The first step in the radiation therapy planning procedure 10 is to acquire functional imaging information F(r′) at step 12 and anatomical imaging information A(r) at step 14. The anatomical imaging information can be obtained using any anatomical imaging modality, such as, for example, CT, X-ray, ultrasound, or MRI. The functional imaging information can be obtained using any functional imaging modality, such as, for example, PET, SPECT, gamma detectors, or MRS. The functional image information F(r′) and the anatomical image information A(r) are then co-registered at step 16 using techniques to provide a co-registered data set A(r), F(r) at step 18.
Upon completion of the co-registration of the anatomical and functional image information, the radiation therapy planning procedure 10 proceeds to the biology-based segmentation step 30. The biology-based segmentation step 30 can be classified into three sub-steps, namely (1) modeling at 32; (2) clustering at 36; and (3) correction at 36. It should be noted that the correction sub-step, is optional and is operator and procedure dependent.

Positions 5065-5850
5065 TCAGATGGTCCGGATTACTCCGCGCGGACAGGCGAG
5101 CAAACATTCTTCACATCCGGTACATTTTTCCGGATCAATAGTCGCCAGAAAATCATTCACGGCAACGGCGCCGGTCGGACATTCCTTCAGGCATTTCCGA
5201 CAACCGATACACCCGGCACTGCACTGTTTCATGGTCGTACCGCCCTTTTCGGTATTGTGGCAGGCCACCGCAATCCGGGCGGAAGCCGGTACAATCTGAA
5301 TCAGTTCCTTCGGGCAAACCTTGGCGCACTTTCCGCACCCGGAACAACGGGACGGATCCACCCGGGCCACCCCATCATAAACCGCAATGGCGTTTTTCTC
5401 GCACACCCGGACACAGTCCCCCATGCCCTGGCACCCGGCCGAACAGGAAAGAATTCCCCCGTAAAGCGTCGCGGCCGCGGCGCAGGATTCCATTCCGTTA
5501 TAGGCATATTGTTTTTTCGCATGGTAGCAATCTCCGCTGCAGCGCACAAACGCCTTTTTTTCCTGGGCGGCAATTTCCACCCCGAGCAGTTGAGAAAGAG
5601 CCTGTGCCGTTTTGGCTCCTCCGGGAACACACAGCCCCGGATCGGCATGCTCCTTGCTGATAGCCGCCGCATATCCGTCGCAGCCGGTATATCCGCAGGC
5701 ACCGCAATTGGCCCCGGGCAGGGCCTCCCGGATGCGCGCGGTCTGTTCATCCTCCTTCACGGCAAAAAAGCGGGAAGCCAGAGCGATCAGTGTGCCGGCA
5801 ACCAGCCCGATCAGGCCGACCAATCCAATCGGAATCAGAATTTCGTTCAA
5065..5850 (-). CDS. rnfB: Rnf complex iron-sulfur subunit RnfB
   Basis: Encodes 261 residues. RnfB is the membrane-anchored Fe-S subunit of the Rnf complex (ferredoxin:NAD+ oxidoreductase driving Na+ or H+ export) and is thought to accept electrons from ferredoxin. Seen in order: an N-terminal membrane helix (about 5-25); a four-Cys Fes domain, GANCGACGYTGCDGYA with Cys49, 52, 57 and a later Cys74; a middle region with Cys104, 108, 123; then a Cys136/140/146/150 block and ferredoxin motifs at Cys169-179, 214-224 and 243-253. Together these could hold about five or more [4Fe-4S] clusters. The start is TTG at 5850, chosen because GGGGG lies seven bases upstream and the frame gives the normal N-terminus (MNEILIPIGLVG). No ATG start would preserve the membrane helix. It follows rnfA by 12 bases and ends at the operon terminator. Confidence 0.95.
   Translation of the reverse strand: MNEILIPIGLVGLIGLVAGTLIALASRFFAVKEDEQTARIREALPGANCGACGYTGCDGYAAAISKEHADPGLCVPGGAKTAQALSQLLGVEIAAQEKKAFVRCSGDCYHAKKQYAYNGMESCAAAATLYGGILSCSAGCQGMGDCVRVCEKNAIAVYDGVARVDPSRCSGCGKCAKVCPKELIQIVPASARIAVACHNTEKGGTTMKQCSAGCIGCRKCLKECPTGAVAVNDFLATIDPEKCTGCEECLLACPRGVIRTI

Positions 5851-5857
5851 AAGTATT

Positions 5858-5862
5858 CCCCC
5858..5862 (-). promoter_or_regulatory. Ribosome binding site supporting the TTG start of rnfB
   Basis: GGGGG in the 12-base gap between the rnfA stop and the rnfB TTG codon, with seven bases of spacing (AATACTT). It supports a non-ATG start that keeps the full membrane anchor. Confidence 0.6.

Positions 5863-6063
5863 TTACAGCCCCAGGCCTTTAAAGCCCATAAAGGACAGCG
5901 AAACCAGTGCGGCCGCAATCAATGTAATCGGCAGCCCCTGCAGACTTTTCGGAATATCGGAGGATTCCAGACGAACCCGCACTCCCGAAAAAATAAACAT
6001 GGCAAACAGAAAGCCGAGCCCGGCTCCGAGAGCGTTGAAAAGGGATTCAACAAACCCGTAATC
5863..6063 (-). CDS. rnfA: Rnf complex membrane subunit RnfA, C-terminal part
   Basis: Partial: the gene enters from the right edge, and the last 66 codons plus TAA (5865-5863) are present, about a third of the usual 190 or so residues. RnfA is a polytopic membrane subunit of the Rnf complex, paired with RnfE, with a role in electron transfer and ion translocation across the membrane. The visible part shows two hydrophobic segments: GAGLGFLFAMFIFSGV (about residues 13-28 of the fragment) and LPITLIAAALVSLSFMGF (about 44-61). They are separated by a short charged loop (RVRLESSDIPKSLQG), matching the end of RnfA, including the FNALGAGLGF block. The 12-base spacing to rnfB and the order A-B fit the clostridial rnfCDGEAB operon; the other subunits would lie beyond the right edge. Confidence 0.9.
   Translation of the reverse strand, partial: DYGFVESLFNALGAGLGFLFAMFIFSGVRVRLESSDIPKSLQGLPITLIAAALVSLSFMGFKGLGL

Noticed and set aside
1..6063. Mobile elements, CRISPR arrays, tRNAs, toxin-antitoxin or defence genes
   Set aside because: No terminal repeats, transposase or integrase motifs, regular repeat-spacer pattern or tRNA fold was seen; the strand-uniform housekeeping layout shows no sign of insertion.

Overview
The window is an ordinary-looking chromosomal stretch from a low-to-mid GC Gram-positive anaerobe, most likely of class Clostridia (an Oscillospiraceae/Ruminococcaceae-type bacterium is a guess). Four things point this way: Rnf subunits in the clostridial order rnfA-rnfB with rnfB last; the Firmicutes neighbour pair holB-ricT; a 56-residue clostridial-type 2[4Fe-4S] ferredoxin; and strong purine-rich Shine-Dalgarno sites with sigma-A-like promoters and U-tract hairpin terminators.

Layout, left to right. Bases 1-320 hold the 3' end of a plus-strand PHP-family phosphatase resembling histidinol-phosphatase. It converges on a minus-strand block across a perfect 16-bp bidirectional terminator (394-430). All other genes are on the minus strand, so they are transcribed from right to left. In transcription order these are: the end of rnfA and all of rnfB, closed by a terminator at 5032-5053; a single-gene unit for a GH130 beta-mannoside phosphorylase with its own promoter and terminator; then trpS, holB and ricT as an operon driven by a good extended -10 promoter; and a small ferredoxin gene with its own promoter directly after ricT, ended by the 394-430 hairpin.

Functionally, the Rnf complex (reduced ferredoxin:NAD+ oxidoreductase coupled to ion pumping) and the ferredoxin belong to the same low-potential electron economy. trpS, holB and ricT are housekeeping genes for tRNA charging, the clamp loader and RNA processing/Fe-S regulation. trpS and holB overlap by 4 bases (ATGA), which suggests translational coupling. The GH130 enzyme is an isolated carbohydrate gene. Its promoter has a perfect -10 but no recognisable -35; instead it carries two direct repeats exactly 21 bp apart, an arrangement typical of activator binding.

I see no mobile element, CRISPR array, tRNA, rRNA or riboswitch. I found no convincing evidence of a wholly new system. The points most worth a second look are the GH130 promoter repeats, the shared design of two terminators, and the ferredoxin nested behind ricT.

In the modeling sub-step 32, parameters that are relevant to defining radiation therapy plans, such as, for example, tumor aggressiveness and radiation sensitivity, are modeled. For example, kinetic modeling of time series of functional images enables an accurate quantification of rate constants of physiological processes, such as uptake, trapping or washout of a contrast agent in a given tissue. Compartment modeling is then utilized to extract those rate constants by deploying non-linear regression. In other embodiments, a simple model in which functional data, such as activity maps, are converted into standard uptake values. Use of standard uptake values provides a model that is less dependent on patient weight and other disease independent parameters. However, use of standard uptake value depends on the tracer that is being used as some tracers require more sophisticated modeling techniques. The modeling step 32 results in the creation of a parametric map K(r), which can then be mapped onto the anatomical data A(r) as shown at step 34 and represents the radiation sensitivity distribution across target volume and organs at risk.